The Eucharist: Center of the Universe

This week I have been thinking about Corpus Christi Sunday – the Solemnity of the Body and Blood of Christ – which we will be celebrating on June 18. On this feast, which the Church has been celebrating since the 13th Century, we worship Jesus in the Blessed Sacrament and reaffirm his centrality in our lives. We offer our lives to the Father with Jesus, as we share in his one sacrifice made present at every Mass.

The Catechism describes the Eucharist as the “source and summit” of our faith. It is the greatest gift we have and the sacrament toward which all the other sacraments are oriented. Archbishop Fulton Sheen was once asked shortly before his death about his commitment to adoring the Blessed Sacrament for an hour each day and what inspired him to keep up that practice. His answer is worth sharing.

In 1900 when nationalists surged to power in China, they arrived at a town where they arrested the parish priest and took over the local church. A group of soldiers was commanded to open the tabernacle and stomp on the Blessed Sacrament, which they promptly did. Meanwhile, the priest was imprisoned in the church’s coal bin, which allowed him to see part of the sanctuary. He lost track of the time, but for days he saw an 11-year-old girl carefully sneak into the sanctuary, bow before the hosts scattered on the ground, use her tongue to reverently pick up and consume one of them, and then pray in silence before departing. One fateful day, the priest saw the little girl begin her ritual only to be surprised by a guard who burst through the church door and shot her. She crawled forward just enough to consume one of the hosts before dying.

Although Archbishop Sheen began his practice of daily adoration a year before he was ordained a priest, it was an 11-year-old Chinese girl who inspired him to commit to it for the rest of his life. The Chinese girl’s faith, reverence, respect and desire to receive the Eucharist, even at the risk of her life, inspired him to more deeply love Jesus in the Blessed Sacrament.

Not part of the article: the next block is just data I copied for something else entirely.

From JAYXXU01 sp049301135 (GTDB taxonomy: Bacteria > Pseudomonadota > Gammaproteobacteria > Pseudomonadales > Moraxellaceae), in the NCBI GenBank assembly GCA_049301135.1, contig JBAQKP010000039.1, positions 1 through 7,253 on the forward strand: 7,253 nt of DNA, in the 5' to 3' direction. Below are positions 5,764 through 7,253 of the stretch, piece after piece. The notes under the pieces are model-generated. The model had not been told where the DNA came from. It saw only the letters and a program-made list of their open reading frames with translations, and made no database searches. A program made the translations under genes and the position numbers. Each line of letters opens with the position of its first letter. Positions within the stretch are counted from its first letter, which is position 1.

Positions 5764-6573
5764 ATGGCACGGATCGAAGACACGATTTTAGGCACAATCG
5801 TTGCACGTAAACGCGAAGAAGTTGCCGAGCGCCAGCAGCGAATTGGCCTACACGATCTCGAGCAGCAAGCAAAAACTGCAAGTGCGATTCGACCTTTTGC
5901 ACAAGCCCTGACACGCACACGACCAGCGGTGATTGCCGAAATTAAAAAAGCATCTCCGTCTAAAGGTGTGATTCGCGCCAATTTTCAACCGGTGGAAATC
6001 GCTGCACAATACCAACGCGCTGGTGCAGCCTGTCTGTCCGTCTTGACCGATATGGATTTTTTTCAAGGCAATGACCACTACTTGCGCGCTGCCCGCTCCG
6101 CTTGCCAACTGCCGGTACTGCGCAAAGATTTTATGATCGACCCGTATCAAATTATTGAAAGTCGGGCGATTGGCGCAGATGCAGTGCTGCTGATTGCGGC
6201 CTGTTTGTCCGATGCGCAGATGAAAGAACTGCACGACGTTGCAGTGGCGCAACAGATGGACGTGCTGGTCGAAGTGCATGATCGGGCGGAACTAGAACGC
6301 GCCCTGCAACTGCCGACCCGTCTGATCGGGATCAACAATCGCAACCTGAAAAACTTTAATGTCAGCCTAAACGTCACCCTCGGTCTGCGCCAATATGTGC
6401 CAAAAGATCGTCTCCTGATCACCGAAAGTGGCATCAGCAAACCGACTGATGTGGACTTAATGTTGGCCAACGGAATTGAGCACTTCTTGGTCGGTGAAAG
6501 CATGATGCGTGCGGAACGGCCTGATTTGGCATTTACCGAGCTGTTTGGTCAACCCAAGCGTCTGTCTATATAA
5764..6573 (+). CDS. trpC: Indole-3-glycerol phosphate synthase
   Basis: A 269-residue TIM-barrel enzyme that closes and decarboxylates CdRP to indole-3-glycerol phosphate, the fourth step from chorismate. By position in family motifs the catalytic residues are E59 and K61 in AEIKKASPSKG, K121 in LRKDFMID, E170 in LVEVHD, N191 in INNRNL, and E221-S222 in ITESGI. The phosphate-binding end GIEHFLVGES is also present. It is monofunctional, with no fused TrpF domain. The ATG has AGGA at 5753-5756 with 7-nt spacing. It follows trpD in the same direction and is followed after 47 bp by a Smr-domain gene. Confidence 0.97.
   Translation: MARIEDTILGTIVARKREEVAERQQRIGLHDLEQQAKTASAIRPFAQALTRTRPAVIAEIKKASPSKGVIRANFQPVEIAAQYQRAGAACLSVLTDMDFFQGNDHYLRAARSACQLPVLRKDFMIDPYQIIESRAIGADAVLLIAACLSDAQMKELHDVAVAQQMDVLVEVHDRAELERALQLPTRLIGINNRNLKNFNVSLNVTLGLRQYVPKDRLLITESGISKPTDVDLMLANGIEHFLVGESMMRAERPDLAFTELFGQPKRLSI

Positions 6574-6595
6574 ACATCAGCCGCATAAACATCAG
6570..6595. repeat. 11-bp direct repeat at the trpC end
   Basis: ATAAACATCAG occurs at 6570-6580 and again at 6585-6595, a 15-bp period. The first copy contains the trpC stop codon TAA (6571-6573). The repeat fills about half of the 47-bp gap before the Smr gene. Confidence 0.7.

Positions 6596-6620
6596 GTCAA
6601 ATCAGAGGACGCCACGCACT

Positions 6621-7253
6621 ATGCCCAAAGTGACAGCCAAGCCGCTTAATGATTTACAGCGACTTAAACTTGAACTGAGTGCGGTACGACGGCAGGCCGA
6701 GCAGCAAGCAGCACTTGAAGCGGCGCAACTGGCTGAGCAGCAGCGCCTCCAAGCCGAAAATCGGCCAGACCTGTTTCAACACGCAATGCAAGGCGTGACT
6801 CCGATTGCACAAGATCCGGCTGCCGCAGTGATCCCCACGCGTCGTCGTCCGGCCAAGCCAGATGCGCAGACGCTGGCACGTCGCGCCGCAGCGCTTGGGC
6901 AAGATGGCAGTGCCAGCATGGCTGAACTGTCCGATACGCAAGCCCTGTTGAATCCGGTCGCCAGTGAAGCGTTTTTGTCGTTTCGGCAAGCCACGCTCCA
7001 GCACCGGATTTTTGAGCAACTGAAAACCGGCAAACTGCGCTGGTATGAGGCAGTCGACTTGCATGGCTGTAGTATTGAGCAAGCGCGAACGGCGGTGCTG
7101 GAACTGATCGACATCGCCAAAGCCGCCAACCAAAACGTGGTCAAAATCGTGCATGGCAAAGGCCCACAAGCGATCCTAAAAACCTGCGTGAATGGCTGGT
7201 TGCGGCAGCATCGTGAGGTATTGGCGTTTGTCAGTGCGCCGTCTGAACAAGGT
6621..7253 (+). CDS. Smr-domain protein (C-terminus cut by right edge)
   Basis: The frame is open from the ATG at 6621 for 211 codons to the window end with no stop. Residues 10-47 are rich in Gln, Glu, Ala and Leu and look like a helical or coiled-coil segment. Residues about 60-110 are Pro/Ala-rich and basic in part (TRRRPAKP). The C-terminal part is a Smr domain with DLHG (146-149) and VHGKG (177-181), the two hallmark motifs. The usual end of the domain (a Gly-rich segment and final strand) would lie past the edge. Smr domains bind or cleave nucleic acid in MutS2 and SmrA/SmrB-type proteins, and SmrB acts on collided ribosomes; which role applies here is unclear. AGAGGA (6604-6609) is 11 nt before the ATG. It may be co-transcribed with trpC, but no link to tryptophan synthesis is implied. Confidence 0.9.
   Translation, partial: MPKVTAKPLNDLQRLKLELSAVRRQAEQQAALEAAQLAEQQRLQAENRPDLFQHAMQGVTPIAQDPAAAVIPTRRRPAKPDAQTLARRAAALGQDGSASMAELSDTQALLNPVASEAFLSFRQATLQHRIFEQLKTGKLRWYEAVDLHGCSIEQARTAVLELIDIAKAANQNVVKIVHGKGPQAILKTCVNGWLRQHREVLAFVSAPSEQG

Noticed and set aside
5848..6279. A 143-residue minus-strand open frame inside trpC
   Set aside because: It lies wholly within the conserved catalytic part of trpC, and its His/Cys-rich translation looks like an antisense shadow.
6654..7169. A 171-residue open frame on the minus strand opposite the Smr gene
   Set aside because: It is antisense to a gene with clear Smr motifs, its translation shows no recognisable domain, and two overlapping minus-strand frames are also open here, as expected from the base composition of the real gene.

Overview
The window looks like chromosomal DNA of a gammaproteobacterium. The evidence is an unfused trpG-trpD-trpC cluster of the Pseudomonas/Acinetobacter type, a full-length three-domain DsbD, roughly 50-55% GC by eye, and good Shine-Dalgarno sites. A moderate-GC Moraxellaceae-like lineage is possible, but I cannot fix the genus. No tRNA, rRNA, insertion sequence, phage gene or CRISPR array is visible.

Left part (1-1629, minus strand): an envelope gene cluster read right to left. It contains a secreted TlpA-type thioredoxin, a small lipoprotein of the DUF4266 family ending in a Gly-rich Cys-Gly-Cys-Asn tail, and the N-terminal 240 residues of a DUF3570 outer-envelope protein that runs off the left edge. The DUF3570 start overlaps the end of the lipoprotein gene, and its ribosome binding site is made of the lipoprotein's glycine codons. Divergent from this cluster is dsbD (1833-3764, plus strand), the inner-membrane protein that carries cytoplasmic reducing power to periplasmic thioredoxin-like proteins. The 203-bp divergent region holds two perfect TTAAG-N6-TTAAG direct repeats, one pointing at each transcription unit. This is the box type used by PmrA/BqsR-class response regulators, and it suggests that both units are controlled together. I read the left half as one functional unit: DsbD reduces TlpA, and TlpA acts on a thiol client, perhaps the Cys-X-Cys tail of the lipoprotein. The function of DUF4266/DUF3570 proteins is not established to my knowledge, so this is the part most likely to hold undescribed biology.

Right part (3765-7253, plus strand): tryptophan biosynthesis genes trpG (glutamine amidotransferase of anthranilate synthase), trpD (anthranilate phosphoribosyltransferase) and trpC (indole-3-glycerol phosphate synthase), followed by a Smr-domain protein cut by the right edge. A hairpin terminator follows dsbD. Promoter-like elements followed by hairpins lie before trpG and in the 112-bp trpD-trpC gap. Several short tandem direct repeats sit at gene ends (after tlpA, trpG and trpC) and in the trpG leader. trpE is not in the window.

Hundreds of books have been written about the Eucharist, but as we approach the Feast of Corpus Christi, I want to focus on how the Blessed Sacrament must be at center of every authentic disciple’s life, just as it was for the little Chinese girl and Archbishop Sheen.

This past January, Pope Francis asked the faithful gathered for daily Mass at the Vatican: “Is Jesus Christ at the center of my life?” To answer this question, the Holy Father said that we must do three things: know Jesus, worship him and follow him. Knowing Jesus begins with recognizing him, which is possible through reading the Scriptures, prayer and receptivity to the Holy Spirit, who shows us Jesus. Knowing Jesus means receiving his love for me and falling in love with him. We are called to develop a true friendship with our Lord and Savior.

One way we worship Jesus is by receiving the Eucharist in a state of grace. This means going to Confession before Communion to, in the words of Pope Francis, “remove from our hearts other things we adore and that capture our interest.” Once these obstacles are removed, our hearts, minds and souls can become more receptive to Jesus and conformed to him. This meeting with Christ becomes more profound when we adequately prepare ourselves for Mass and actively participate in the prayers of the Mass. One should prepare by fasting for an hour before Communion, reading the Mass readings ahead of time, committing to daily personal prayer and spending time in Eucharistic adoration.

When we arrive at Mass we should enter into a silent, reverent conversation with the Lord to prepare ourselves to encounter him and to offer our lives to the Father. Instead of having conversation with others or greeting neighbors before Mass, we should greet the one we are there to worship and prepare ourselves for the one we love. After Mass is over, we can visit with our fellow parishioners, thus placing God first.

Lastly, we place Christ at the center of our lives by following him. This means orienting all our decisions, the order of each day, and our interactions with others around the Father’s will and seeking his plan for our lives. It means being a disciple at the feet of the Master, learning and imitating his habits, virtues and desires.

As we prepare to celebrate the solemn feast of Corpus Christi, I urge all the faithful of the archdiocese to ask, “Is Jesus at the center of my life?” and to take steps to more intensely know, worship and follow him. May our love for the Eucharistic Lord be as strong as the love of that Chinese girl, who to this day continues to give witness to the true presence of Christ by her example!

COMING UP: Your life in God’s hands

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Recently, Pope Francis met with a contingent of people who suffer from Huntington’s Disease, a rare genetic illness that causes movement, cognitive and psychiatric disorders. “For Jesus,” he told them, “disease is never an obstacle to encountering people, but rather, the contrary. He taught us that the human person is always precious, always endowed with a dignity that nothing and no one can erase, not even disease.”